On the 14th day of the Muslim holy month of Ramadan, Israeli Prime Minister Benjamin Netanyahu ordered a savage assault against Palestinian worshipers inside Al-Aqsa Mosque, knowing well that the Palestinians would respond. Netanyahu’s motivation ought to be clear. He intended to draw attention away from the massive demonstrations that have split Israeli society along ideological and political lines in ways that have never been seen before, shaking Israel since January.
Netanyahu set his eyes on the Al-Aqsa Mosque because he was unwilling to give up his hard-won, right-wing electoral triumph and coalition government. He also feared that if he made significant concessions to his political enemies, the alliance may fall apart.
Israeli assaults on Palestinian sacred sites have historically prompted a reaction from the Palestinians. Netanyahu and his extreme far-right National Security Minister Itamar Ben Gvir believed that the electoral benefits of unifying Israelis from all political backgrounds behind them outweighed the cost of Palestinian reprisal. Ben-Gvir in particular understood that an assault on Al-Aqsa would convince his far-right religious supporters of his determination to enforcing full Israeli Jewish sovereignty over Palestinian Muslim and Christian holy sites in the city of Jerusalem that they were not being abandoned.
The severity of the Palestinian response, however, may not have been what Netanyahu and his friends had in mind. Thousands of missiles were launched at Israel’s north and south.
Albeit some harm was accounted for, the rocket reaction was a political huge advantage. For the first time in a long time, fighters from two Arab nations coordinated and simultaneously retaliated against Israel.
It will be hard for Netanyahu to guarantee any sort of triumph after this, except if he takes his country to a significant conflict on two fronts; three, if we consider the rise of armed resistance in the Palestinian West Bank, which is occupied by Israel.
Nevertheless, even a major conflict could backfire. During Israel’s assault against Gaza in 2014, the occupation state attempted to support a solitary military front as the conflict endured 51 days, prompting an Israeli arms and ammo emergency. Were it not for the choice of the Barack Obama organization to deliver supplies of weapons to Israel to top off its exhausted munitions stockpile, Israel might have ended up in exceptional trouble.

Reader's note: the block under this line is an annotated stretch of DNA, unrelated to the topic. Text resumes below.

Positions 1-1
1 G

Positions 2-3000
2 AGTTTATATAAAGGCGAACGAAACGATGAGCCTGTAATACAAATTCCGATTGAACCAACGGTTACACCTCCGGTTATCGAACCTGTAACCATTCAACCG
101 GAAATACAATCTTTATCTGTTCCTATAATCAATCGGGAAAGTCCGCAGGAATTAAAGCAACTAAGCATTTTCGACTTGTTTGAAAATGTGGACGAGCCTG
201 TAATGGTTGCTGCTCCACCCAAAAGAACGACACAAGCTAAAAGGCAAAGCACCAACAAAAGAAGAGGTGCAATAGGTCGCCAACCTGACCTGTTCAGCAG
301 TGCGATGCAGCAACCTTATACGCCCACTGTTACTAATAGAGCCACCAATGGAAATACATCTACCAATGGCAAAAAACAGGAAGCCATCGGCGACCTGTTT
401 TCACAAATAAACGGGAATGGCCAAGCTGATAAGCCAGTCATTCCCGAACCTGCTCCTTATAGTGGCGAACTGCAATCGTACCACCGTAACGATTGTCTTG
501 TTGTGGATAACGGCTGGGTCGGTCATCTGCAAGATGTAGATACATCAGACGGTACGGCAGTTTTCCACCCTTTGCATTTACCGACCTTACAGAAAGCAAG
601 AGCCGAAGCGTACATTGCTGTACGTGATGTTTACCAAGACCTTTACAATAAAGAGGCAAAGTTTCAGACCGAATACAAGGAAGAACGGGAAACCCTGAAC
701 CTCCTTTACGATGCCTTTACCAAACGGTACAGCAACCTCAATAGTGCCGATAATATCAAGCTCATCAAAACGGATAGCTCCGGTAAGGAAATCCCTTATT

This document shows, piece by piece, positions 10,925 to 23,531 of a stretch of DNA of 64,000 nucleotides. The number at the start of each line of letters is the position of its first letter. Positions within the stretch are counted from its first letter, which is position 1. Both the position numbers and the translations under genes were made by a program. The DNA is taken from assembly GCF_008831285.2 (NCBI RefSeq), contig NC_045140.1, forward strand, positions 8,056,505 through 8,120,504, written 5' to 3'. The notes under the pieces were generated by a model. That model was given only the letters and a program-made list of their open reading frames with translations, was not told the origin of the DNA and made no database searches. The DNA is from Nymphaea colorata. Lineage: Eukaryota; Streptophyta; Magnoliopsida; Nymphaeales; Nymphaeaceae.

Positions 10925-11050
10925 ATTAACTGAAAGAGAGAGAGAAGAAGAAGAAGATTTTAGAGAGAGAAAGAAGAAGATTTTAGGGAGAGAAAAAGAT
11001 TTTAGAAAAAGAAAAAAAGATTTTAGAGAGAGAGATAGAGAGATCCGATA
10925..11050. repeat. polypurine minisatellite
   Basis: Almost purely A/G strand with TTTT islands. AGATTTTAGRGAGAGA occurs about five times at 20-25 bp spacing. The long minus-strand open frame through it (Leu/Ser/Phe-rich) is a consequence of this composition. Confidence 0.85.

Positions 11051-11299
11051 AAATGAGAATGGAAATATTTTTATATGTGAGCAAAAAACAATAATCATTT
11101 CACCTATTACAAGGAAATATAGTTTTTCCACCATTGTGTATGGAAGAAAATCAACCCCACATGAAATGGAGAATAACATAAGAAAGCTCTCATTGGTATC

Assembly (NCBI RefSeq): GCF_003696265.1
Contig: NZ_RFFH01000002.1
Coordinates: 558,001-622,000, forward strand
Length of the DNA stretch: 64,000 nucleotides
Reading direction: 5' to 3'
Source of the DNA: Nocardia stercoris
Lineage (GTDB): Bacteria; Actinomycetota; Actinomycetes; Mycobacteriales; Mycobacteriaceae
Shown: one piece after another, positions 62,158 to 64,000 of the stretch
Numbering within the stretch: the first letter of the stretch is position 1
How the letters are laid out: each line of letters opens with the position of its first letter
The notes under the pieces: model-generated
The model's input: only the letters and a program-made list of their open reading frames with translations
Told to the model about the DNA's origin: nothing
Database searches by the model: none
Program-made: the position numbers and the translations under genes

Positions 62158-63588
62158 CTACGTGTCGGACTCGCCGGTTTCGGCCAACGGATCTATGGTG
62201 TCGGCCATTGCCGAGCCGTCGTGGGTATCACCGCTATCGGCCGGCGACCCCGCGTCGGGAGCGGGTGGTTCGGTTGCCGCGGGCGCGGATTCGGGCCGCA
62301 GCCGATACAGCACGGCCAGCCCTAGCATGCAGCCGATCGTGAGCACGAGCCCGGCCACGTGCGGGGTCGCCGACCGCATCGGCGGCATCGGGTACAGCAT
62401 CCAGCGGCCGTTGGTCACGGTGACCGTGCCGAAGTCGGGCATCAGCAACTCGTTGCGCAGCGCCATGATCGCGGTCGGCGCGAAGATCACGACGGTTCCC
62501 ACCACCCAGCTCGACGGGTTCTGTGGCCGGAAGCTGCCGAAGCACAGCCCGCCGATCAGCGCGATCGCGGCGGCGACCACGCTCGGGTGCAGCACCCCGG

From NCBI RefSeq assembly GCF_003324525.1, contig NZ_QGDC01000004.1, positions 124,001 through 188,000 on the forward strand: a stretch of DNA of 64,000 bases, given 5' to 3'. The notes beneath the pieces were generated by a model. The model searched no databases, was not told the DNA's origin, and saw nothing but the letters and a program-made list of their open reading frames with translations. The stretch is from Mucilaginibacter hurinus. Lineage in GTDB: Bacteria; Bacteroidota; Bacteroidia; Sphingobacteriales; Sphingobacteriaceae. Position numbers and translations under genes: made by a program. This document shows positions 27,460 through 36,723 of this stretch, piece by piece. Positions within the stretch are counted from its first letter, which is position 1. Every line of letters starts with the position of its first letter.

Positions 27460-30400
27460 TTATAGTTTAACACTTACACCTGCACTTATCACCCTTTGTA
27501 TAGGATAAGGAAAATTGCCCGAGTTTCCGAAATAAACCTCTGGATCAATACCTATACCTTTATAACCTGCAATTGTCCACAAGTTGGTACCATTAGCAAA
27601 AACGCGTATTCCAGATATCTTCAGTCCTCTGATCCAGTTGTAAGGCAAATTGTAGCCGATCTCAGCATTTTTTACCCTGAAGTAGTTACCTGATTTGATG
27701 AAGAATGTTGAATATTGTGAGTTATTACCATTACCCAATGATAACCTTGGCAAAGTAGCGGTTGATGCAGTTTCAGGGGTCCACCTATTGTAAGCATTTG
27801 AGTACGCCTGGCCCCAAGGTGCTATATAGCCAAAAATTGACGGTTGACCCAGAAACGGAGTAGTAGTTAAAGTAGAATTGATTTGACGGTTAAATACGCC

However, due to its own ammunition shortage as a result of the Ukraine conflict, the United States is no longer able to fulfill the role of emergency weapons supplier, at least not at this time. Israel was accordingly mindful so as to restrict its reaction to the Palestinian and Lebanese rockets. This episode will demonstrate definitive, as it will engage Israel’s territorial adversaries and, rather than supporting Netanyahu’s believability inside his own conservative camp, it can possibly sabotage it.
How is it that Israel’s most capable political pioneer commit such an undeniable key mistake? Netanyahu, like other Israeli leaders, miscalculated the significance of the spiritual aspect of the Palestinian struggle and its connection to Arab and Muslim solidarity with Palestine. He made the desperate decision to attack Al-Aqsa, likely under pressure from Ben-Gvir and the equally extreme far-right Bezalel Smotrich.
While what’s going on in Palestine is certainly not a strict conflict, a few Israeli authorities and ideological groups are quick to have one. Religious discourses have been the most prevalent since the development of Israel’s founding ideology, Zionism, in the late 19th century, despite warnings against “religious wars” in Palestine and the entire region being mostly linked to Israel’s current “most right-wing government in history.”
Interestingly, despite the fact that Zionism has historically been rooted in religion, the majority of its founders were atheists. They used religion as a political tool to unite Jews around the world around their new ideology and to romanticize their followers’ perceptions of what was really a violent settler-colonial movement.